Most people consider a drone to be a fun toy.
For the Indianola Police Department, it’s a powerful new tool.
“It’s incredible,” said Captain Brian Sher, interim Indianola police chief. “We’re coming to find it’s a pretty vital piece of equipment. When you need it, you need it.”
The department bought the Matrice drone through DJI, a company that specializes in drones for law enforcement, in June. So far, said Sher, it’s been used 10 times on missions for both the police department, and Indianola Fire Department, which partnered on the purchase.
“There was a fire at the high school at the ag building,” said Sher. “We put it up and they could see through the infrared what hotspots were still left. It assists them in getting the fires out and the hot spots knocked down faster.”
It also can save lives, he said.
In a recent car accident, first responders found two people in the vehicle. A third, the passengers said, had been thrown from the vehicle.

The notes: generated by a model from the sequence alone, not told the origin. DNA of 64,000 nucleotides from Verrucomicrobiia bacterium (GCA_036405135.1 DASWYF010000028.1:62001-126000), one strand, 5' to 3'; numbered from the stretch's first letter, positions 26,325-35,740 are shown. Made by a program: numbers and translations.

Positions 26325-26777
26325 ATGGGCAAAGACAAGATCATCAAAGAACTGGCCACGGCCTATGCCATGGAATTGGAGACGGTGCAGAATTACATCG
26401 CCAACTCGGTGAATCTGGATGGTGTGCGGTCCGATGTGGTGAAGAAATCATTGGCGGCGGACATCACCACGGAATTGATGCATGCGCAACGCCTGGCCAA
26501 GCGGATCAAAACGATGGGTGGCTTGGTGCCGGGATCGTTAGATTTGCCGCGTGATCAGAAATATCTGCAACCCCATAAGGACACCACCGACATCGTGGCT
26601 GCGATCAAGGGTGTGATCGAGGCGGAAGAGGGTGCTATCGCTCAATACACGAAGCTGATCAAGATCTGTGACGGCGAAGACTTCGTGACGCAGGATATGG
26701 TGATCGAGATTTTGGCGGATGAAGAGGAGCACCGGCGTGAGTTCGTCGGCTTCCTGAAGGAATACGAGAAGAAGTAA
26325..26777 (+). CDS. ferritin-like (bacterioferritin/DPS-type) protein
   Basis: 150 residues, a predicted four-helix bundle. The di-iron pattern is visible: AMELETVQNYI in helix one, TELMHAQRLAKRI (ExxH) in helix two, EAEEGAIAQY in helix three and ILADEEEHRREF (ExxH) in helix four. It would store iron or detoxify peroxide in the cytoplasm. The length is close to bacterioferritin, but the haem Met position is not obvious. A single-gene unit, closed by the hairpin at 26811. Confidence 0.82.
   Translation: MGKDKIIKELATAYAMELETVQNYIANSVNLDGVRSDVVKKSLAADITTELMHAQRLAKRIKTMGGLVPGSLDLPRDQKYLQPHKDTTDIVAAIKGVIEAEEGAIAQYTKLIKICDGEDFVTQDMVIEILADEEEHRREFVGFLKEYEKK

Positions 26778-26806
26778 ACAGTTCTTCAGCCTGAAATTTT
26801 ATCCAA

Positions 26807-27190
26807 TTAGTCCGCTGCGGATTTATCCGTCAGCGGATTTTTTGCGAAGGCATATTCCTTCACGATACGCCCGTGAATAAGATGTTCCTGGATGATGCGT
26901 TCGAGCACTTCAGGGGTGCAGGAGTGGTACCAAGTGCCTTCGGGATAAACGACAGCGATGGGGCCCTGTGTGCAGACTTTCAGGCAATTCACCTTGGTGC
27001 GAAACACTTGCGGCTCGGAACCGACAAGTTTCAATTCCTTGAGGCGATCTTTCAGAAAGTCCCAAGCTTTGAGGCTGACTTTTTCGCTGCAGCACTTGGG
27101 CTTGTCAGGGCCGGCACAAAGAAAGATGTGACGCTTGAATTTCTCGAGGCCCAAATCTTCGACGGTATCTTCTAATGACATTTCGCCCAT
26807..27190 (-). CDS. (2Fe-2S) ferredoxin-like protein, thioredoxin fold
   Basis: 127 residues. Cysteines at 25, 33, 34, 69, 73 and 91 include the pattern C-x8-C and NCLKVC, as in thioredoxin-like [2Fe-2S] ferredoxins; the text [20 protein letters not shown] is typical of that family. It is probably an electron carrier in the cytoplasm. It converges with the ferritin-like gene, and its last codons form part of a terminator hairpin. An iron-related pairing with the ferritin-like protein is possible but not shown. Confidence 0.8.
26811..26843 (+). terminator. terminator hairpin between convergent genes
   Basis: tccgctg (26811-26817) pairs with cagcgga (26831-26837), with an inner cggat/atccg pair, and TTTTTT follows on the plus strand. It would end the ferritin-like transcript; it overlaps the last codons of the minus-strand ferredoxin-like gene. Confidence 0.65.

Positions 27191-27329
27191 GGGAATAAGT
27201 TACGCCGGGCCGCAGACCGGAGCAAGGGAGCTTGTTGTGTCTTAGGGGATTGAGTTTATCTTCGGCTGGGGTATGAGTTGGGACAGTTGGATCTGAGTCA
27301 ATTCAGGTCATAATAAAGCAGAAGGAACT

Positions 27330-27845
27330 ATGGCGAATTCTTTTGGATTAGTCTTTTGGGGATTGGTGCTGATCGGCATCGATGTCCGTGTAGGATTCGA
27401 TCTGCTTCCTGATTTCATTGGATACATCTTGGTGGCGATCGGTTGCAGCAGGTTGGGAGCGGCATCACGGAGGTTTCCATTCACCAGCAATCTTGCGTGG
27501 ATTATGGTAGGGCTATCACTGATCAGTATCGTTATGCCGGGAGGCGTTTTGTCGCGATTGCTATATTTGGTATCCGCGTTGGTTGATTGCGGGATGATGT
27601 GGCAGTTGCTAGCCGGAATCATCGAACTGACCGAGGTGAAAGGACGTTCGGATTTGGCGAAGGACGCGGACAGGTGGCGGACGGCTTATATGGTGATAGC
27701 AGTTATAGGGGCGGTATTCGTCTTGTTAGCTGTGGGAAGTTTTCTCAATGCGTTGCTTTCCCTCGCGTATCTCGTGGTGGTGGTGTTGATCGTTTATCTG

“We get that up, it’s infared, we’ll be able to find them real quick,” Sher said.
The package, including the drone, additional batteries and training cost about $14,000. Criminals paid for most of it, said Sher.
“The bulk was paid for from our forfeiture funds,” he said, money collected from people charged with drug and other crimes. “We really appreciate the drug dealers and criminals funding our drone program.”
While the drone serves a strong law enforcement and public safety role, Sher said he also hopes it will help with staffing.
“We’ve been losing officers and losing officers, loosing officers,” he said. “As a supervisory team was talk about ‘how do we make more opportunities for everybody to be a bigger part of this place, have a bigger buy in, and maybe want to stay?’”
The department invited interested officers to sign up to train as drone operators. When eight expressed interest, all of them got trained.
“It gives people another opportunity, but it also spreads the time out in the chances of a drone-certified drone pilot being at work when the drone is needed,” he said.
Six of the eight have completed 20 hours of training and been certified to operate the drone, he said. The other two will finish soon. Officers with video gaming experience have an edge, Sher admitted.
“The officers that have video gaming experience are very good at it,” he said. “Very good at flying. Me, I had an Atari and a joystick. I didn't sign up for it.”